Some years ago, an acquaintance who became a friend confided to me that he is a recovered alcoholic. He held significant standing and was considered one of his firm’s best young lawyers. I was forever left with the impression that addicts are among all of us, and they are oftentimes the most valued assets of our organizations.
Chances are good an asset to your company is an alcoholic or substance abuser, will become one, or is in recovery. Chances also are strong you don’t know this person has a problem. Substance abuse has long drained resources from workplaces and destroyed families, but the good news is research has yielded adoption of advanced, science-based treatment approaches and new recovery support technologies that can enhance Employee Assistance Programs, effectively helping employers heal and retain valuable employees as well as assist their families. At the core of these advances is a growing understanding and recognition that addiction is a chronic brain disease.
Although some longtime and dedicated providers have helped countless addicts, experts say the industry failure rate exceeds 70 percent. The historic inability to effectively treat addiction is rooted in the long-held belief that addiction is a moral sin or behavioral problem, few recognize it as a medical condition, and the ‘traditional’ approach demands treatment be completed in about a month – a number figure set by insurers that researchers agree is not nearly long enough. Most programs are one-size-fits-all that vary from provider to provider, clinic to clinic, counselor to counselor – there is no one approach that is standard much less improved upon.
Society’s view of the addict has also held back advances in treatment. For too long, most addicts have been viewed as weak, non-productive members of society, but today ignorance is fading as many now understand addiction is prevalent across all layers of people, including our most highly regarded professionals. A large number of substance abusers began ‘by accident’ through overuse of painkiller drugs for chronic pain or drinking at the end of the day to ‘take the edge off.’
Substance abuse is pervasive, deadly and expensive. Alcoholism alone is the third leading cause of death in the United States. State and federal governments spend more than $15 billion per year, and insurers another $5 billion more annually, on substance abuse treatment services for about four million people. Researchers estimate that some 20 million Americans who could benefit from treatment are not getting it, but passage of the mental health parity law in January will help as addiction treatment under federal law now requires insurers to cover mental and physical ailments at the same level. And these cost estimates don’t include what businesses spend for insurance coverage and programs to manage risks and limit exposure from accidents and mismanagement problems.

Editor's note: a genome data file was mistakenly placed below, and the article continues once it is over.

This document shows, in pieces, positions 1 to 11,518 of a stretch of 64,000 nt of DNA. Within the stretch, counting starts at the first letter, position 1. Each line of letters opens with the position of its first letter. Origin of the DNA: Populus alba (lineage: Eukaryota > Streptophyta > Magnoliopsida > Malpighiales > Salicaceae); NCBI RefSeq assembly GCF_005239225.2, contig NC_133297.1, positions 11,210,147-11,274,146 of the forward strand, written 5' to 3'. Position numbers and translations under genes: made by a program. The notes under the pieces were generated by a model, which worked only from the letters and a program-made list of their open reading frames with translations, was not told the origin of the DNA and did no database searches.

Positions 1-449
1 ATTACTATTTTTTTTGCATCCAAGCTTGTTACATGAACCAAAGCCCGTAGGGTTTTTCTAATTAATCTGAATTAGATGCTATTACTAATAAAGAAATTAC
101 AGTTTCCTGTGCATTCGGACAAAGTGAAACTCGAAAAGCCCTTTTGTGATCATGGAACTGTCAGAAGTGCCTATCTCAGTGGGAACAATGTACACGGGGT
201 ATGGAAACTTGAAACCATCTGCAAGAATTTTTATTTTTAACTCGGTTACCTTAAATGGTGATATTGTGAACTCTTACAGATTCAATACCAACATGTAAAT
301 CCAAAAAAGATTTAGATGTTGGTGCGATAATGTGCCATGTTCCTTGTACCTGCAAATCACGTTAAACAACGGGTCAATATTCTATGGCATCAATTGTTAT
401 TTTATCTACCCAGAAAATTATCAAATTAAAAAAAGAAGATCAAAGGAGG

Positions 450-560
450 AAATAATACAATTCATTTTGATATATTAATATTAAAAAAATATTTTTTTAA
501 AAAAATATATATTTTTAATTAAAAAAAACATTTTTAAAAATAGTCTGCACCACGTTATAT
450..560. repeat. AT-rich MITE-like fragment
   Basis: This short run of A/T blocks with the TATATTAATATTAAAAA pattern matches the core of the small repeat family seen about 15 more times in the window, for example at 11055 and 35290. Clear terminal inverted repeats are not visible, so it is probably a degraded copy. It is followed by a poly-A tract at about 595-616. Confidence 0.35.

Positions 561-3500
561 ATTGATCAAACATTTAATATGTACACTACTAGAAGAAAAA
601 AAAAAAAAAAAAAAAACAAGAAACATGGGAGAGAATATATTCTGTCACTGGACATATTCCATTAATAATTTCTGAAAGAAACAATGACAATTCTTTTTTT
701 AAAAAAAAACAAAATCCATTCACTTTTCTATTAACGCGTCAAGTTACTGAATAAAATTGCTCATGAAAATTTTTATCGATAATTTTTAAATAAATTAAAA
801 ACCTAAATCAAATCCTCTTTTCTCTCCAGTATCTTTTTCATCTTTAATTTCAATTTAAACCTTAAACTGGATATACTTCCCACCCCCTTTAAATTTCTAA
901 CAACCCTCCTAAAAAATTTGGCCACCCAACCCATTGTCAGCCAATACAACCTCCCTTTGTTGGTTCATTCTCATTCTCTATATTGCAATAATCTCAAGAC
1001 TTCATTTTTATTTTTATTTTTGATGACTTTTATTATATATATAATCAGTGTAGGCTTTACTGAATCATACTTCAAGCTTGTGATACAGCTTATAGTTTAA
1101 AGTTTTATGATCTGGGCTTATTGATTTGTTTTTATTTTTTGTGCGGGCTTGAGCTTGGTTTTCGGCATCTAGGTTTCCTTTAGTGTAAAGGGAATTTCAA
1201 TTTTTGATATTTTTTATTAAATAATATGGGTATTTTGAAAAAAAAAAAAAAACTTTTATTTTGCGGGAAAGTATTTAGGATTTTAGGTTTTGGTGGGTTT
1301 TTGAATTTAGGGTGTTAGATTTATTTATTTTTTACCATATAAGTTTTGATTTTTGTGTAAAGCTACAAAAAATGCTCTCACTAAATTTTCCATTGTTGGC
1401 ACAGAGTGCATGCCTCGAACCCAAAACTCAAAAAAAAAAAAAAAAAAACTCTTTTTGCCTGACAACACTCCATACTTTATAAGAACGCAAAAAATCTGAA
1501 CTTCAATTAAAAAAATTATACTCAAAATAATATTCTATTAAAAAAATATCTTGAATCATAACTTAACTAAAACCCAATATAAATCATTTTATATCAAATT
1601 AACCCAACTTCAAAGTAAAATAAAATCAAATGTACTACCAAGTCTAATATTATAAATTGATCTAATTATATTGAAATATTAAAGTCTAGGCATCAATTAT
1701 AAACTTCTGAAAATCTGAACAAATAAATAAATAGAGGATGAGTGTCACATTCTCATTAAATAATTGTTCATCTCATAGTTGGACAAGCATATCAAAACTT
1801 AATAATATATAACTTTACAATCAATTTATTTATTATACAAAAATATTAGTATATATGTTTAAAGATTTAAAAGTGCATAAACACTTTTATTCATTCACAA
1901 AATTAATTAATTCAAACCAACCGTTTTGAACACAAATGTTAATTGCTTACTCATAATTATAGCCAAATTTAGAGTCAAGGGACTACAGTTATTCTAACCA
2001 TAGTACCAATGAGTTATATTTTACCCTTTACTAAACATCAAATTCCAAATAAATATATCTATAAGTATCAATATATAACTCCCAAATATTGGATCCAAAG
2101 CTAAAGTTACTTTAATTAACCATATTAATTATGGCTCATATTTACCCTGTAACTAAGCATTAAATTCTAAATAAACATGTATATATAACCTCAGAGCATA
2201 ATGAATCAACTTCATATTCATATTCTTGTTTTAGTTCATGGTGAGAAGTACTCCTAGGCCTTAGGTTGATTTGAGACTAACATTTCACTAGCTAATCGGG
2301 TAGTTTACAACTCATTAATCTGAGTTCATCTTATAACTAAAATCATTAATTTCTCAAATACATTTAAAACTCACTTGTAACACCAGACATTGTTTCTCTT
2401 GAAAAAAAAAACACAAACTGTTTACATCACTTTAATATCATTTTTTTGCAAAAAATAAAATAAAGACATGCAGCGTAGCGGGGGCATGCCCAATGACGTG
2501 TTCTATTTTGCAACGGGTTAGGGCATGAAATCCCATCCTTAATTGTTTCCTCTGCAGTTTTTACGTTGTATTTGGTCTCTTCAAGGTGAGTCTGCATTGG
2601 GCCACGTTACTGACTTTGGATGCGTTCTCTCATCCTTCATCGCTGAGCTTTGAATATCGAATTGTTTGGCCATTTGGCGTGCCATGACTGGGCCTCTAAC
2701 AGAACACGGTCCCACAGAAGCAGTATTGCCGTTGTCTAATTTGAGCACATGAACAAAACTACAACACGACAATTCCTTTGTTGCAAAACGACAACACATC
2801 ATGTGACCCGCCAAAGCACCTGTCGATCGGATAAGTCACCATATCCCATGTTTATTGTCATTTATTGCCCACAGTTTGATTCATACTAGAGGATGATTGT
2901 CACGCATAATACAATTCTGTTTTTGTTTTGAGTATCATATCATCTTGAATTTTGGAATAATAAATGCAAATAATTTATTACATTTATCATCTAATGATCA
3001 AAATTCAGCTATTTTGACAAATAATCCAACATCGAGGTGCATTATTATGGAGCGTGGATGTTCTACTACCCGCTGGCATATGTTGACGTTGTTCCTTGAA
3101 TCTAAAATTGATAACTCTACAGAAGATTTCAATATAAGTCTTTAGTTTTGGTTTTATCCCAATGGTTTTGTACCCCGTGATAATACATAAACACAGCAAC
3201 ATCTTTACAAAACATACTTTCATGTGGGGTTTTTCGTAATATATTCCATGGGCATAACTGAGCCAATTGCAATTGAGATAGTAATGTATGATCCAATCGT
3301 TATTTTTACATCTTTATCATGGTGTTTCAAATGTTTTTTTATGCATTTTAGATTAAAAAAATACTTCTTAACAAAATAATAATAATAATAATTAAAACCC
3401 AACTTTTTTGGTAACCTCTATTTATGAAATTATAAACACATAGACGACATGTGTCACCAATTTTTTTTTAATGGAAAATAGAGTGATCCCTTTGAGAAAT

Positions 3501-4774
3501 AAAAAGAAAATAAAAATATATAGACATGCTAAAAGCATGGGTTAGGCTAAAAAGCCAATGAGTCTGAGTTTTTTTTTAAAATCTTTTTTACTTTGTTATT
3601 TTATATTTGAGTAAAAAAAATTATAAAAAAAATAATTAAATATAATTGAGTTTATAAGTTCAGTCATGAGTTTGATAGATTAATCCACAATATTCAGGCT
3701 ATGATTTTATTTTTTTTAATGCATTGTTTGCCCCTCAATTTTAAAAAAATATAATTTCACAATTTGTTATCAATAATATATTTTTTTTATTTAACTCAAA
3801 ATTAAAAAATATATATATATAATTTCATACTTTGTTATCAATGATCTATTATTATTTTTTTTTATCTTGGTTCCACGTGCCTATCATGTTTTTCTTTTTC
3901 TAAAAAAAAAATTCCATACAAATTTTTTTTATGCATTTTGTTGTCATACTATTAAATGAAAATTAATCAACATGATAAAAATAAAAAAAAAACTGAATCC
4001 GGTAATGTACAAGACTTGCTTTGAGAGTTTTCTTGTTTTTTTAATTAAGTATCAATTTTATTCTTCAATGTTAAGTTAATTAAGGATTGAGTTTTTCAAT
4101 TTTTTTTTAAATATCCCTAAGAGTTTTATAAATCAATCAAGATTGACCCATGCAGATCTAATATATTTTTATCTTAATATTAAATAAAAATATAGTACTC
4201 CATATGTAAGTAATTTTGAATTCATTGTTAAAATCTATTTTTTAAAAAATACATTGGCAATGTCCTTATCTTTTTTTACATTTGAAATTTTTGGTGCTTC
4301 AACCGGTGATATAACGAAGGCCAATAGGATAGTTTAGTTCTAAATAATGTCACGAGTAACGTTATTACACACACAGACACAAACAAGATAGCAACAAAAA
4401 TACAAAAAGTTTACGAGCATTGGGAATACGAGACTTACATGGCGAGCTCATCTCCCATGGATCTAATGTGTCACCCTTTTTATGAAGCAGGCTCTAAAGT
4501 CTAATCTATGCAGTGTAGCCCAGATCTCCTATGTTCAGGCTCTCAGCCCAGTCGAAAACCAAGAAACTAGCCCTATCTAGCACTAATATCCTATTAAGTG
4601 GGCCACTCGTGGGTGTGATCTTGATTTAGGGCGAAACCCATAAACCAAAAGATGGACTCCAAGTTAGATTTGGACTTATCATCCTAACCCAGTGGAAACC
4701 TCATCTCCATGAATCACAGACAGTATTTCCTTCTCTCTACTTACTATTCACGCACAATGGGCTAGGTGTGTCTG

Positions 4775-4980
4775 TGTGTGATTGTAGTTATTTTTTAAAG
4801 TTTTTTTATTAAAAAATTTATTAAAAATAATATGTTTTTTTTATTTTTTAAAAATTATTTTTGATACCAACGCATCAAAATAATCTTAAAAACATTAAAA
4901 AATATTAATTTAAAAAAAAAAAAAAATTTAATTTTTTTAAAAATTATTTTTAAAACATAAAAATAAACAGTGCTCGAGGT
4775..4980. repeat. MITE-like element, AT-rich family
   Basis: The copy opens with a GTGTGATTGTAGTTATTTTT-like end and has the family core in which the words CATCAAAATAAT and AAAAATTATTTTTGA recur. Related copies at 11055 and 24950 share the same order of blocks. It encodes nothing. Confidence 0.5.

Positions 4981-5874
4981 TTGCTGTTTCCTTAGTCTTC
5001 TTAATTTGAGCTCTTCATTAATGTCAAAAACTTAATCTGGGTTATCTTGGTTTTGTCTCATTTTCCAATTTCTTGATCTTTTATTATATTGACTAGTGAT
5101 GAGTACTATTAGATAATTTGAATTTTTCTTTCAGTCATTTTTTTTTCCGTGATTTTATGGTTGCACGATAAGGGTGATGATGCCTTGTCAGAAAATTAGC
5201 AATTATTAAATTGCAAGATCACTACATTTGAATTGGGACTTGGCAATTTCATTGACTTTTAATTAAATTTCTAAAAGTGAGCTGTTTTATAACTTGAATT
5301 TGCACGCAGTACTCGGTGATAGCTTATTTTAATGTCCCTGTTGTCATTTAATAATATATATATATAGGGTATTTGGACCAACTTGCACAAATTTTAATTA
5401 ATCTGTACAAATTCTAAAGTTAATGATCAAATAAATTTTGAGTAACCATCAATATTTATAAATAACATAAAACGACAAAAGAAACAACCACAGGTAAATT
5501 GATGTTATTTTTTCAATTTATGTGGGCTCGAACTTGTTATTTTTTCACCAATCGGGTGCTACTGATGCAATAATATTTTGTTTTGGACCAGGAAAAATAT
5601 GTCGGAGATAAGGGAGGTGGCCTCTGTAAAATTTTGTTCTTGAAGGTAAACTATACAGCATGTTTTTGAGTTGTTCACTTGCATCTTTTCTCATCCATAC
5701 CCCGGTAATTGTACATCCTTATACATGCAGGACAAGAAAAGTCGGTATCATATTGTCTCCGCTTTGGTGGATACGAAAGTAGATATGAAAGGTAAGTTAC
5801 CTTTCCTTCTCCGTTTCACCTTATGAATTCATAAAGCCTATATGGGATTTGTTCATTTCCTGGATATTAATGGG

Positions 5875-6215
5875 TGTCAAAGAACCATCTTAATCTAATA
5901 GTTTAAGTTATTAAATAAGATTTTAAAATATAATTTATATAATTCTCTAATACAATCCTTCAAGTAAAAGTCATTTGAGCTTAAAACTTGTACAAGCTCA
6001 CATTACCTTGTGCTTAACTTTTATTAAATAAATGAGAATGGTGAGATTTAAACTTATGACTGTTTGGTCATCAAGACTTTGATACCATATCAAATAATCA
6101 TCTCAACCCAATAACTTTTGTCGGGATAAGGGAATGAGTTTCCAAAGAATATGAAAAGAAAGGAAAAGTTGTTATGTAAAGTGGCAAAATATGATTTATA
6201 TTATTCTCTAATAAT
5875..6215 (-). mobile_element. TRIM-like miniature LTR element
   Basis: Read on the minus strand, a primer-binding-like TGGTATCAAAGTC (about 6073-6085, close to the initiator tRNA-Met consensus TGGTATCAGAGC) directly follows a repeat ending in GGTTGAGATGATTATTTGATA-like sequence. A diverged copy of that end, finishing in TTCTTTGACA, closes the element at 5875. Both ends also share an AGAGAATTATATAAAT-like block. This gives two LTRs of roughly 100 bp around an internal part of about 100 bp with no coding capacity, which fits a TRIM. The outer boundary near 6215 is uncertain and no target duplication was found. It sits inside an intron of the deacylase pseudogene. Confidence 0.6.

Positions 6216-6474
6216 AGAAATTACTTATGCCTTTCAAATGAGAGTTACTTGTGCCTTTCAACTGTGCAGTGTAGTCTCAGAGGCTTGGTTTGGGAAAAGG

The good news is strong scientific evidence clearly identifies addiction as a chronic brain disease, and a select number of treatment providers are employing advanced, science-based approaches. Advanced providers offer dual diagnosis, which identifies and treats not only the addiction but also other underlying behavioral issues, such as chronic depression, that can feed addictive behavior. Cutting edge medication therapies are used to help abusers overcome cravings and can help with long-term sobriety. Neurological therapies are used to help correct brain trauma caused by addictive behavior and help restore deficiencies in cognitive functioning. Critically important, information is shared with addiction scientists to further improve treatment practices, as is common among those who treat any type of disease such as cancer.
Another significant development in substance abuse treatment is use of technology to sustain recovery, including online recovery tools employers are offering as a vital component of their Employee Assistance Programs. Online eSessions are helping people utilize the most advanced addiction behavior modification techniques across all phases of recovery, can be administered and monitored by the patient’s therapist, and is filling a critical gap in recovery for those who live in areas without adequate therapeutic or group support. The program elements described have recently been adopted by the Baylor Health Care System as a component of its Employee Assistance Program, which is provided to its 20,000 employees in North Texas. We expect the industry to increasingly embrace technology to reach more people in need of help.
David M. Kniffen is the president of Enterhealth, an addiction disease management company located in Dallas, TX. He can be reached at firstname.lastname@example.org.
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